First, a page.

The theater darkens. The 20th-Century Fox logo flickers on. Then, two very red lips on a black background fill the screen. The theme music begins and the lips sing, Michael Rennie was ill the day the earth stood still, but he told us where we stand. And Flash Gordon was there, in silver underwear, Claude Rains was the Invisible Man. You’re immediately drawn in by the tune, the lyrics and the fab falsetto of the singer. The lips continue singing for several verses while the opening credits appear. The theme song, like the movie, is an homage to early science fiction movies, B horror movies, and early rock-n-roll. Soon, people in the audience start wielding strange objects in the theater and talking back to the actors. By now you’re starting to wonder: just exactly what did I wander into? “The Rocky Horror Picture Show,” of course. When I first saw this film in the mid-1980s it was like nothing else I’d ever seen. I was titillated, shocked, and rapturously seduced!
I had read a newspaper article about a cult film that attracted hordes of fans who actively took part in the movie experience by talking to the screen and using props such as squirt guns, toast, newspaper, rice, and lighters to mimic the on-screen action. I was intrigued. I went to a Saturday midnight showing and watched in fascination as moviegoers dressed as various RHPS characters danced and sang along with the songs. They threw rice at the screen (the opening scene is a wedding); shot squirt guns to simulate rain (the hero and heroine’s car breaks down and they have to walk through a storm for help); and held up lit lighters as the duo sang about a light in the darkness as they walked. This was all in the first twenty minutes. And the audience continued to employ props and talk to the screen throughout the entire movie!
Now, this 1975 film is really just your typical love story: boy meets girl. And boy. And boy. OK, typical if you’re from Transexual, Transylvania, which is exactly where the antagonist, Dr. Frank N. Furter, his two servants Riff Raff and Magenta, and groupie Columbia are from. I would like, if I may, to take you on a strange journey. Sit back and relax.
Most of the movie takes place in a castle, where an Annual Transylvanian Convention is being held. The delicious Tim Curry plays Dr. Frank N. Furter, the mad scientist from Transexual, Transylvania, who hosts the convention to show his new creation – named Rocky Horror – to the world. In just seven days he’d made a man.
One of the most exciting parts of the movie is when Frank makes his first appearance: the heroine, Janet Weiss (Susan Sarandon), and hero, Brad Majors (Barry Bostwick), are backing out of a large hall in the castle where they encounter the motley assortment of conventioneers, dressed in black tails and party hats, doing a catchy, pelvis-thrusting dance (20 years before Michael Jackson) called The Time Warp, and decide maybe this was the wrong castle to stop at for help. After all, there’s a big difference between The Time Warp and The Madison. A steady drum beat begins, heralding the arrival of something ominous and exciting. The camera cuts from the duo’s frightened faces to an open elevator descending behind them. The inhabitant, his back to the camera, wears a long black cape and chunky platform heels, which tap in tune to the beat. When the elevator reaches the first floor, the occupant turns around, fully wrapped in the cape, starts singing “Sweet Transvestite,” and walks to the front of the room. All the conventioneers’ eyes are focused adoringly on him as he faces the crowd and throws off his cape.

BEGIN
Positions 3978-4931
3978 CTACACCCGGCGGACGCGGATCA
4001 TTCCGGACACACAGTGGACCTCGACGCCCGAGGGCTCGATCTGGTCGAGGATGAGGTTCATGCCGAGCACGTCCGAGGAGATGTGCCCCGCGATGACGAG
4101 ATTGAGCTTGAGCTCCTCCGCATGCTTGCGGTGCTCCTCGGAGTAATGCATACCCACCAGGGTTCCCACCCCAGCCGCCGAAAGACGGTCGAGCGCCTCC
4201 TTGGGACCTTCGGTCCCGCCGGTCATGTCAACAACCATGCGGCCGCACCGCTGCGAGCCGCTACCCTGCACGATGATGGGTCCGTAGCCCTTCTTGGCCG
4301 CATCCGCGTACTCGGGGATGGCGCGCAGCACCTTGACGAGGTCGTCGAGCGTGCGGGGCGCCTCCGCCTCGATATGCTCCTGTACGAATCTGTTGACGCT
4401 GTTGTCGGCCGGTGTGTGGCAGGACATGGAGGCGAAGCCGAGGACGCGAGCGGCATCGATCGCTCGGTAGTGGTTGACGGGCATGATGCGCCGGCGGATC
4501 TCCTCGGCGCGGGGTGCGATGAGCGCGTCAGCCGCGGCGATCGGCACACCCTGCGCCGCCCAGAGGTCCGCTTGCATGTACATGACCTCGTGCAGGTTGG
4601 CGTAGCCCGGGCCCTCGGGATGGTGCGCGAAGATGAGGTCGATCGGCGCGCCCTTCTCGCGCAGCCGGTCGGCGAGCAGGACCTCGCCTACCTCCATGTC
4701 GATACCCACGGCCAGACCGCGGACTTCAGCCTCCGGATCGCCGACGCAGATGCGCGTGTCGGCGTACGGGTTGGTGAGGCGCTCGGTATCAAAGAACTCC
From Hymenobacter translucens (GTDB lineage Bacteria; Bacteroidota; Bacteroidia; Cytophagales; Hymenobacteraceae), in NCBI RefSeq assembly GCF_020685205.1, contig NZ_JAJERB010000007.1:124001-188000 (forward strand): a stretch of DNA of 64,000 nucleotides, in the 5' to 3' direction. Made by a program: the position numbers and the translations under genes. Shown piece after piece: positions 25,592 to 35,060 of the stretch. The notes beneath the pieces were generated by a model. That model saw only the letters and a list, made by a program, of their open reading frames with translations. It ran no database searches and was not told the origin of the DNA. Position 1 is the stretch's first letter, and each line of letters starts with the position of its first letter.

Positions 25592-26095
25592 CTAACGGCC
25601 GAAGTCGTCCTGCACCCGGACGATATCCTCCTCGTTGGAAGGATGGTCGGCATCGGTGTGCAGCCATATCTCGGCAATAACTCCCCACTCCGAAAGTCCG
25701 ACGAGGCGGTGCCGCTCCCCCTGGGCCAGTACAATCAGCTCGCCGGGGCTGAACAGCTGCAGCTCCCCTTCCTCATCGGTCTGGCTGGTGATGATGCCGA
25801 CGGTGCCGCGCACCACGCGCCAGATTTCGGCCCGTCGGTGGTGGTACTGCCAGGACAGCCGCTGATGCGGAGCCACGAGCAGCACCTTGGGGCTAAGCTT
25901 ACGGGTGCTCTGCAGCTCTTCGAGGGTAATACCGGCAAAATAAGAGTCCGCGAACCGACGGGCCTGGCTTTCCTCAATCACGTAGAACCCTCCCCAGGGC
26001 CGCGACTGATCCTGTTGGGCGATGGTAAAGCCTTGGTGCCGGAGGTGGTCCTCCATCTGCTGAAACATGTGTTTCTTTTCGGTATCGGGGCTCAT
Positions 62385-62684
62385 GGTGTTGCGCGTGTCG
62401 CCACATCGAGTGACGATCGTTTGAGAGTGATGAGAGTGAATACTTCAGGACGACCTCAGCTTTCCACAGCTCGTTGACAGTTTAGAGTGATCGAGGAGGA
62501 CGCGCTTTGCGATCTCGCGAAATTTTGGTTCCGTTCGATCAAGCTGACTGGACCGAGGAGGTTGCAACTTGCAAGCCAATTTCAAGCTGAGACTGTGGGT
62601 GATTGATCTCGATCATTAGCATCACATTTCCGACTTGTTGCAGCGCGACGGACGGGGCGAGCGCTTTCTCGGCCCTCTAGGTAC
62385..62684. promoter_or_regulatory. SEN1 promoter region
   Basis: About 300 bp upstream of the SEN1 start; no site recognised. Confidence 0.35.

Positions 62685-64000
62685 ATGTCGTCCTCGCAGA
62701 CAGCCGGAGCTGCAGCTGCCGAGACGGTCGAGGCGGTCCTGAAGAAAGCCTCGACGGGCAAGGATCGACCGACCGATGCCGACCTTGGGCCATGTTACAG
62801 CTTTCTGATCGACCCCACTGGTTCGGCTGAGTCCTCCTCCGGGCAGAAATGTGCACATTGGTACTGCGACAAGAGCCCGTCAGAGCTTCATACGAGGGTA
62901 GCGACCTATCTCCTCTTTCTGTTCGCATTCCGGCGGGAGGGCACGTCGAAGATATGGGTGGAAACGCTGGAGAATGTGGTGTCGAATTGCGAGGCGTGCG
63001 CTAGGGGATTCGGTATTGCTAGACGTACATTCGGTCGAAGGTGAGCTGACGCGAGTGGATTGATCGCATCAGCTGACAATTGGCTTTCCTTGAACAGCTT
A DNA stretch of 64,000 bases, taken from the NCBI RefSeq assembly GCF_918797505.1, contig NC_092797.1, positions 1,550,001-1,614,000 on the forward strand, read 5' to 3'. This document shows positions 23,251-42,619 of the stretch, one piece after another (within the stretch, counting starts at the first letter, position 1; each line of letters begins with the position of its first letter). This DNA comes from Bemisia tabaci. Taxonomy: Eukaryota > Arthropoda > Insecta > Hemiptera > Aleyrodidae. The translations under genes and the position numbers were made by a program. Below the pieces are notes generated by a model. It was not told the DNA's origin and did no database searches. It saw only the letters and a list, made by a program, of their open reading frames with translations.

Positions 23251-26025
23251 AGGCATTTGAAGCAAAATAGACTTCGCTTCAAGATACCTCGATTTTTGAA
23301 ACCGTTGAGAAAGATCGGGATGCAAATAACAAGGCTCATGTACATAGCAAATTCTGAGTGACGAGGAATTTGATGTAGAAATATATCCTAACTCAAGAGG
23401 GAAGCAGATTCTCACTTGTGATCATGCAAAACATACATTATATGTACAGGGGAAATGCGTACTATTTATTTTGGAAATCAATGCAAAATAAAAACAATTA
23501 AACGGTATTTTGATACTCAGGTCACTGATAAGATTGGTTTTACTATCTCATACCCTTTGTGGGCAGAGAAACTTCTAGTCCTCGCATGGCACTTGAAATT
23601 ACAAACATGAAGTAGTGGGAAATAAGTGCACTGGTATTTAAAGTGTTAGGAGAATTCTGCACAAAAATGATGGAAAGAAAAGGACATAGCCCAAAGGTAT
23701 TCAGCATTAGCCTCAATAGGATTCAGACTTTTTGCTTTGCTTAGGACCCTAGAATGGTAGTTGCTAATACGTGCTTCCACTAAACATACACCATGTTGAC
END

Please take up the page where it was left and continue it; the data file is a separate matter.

My, my, my, my…..my! It’s Frank, in all his transvestite sartorial splendor: black garter belt, black satin bikini briefs, fishnet stockings, chunky platform heels, long fingerless gloves, and corset. And, in Tim’s words, a pound and a half of Max Factor on his face. Don’t call it drag, though. Tim told an interviewer that it isn’t drag: it’s what people from Transexual, Transylvania wear. The heavy dark eyeshadow Frank wears makes the whites of his gorgeous eyes stand out, and when he looks at the camera and opens his eyes a little wider, they sparkle enticingly. And when he smiles? Could there be any more gorgeous creature on the face of the earth?!
There are 19 songs in the movie, from upbeat fast tunes such as “Hot Patootie, Bless My Soul!” sung by biker Eddie (played by Meatloaf) and “Dammit Janet” sung by Brad, to ballads such as “Don’t Dream It” and “I’m Going Home,” sung by Frank. I’ve listened to the LP (yes, I said LP!) many times. I’ve seen the movie four times at the theater and many times on VHS and DVD. I recommend seeing the movie at a theater, if possible, to fully appreciate the songs, the action, and the campiness of it all. Not to mention Tim Curry – larger than life on the big screen. And don’t forget to bring along a squirt gun, a newspaper, some rice and all the inhibition you can muster!
Until next time, don’t dream it, be it . . .
Here’s one of my favorite scenes from the movie. Isn’t Tim Curry/Frank N. Furter the sweetest transvestite you’ve ever seen?
© Janet Daniels, July 21, 2014
Janet Daniels is a freelance writer who’s simply MAD about movies!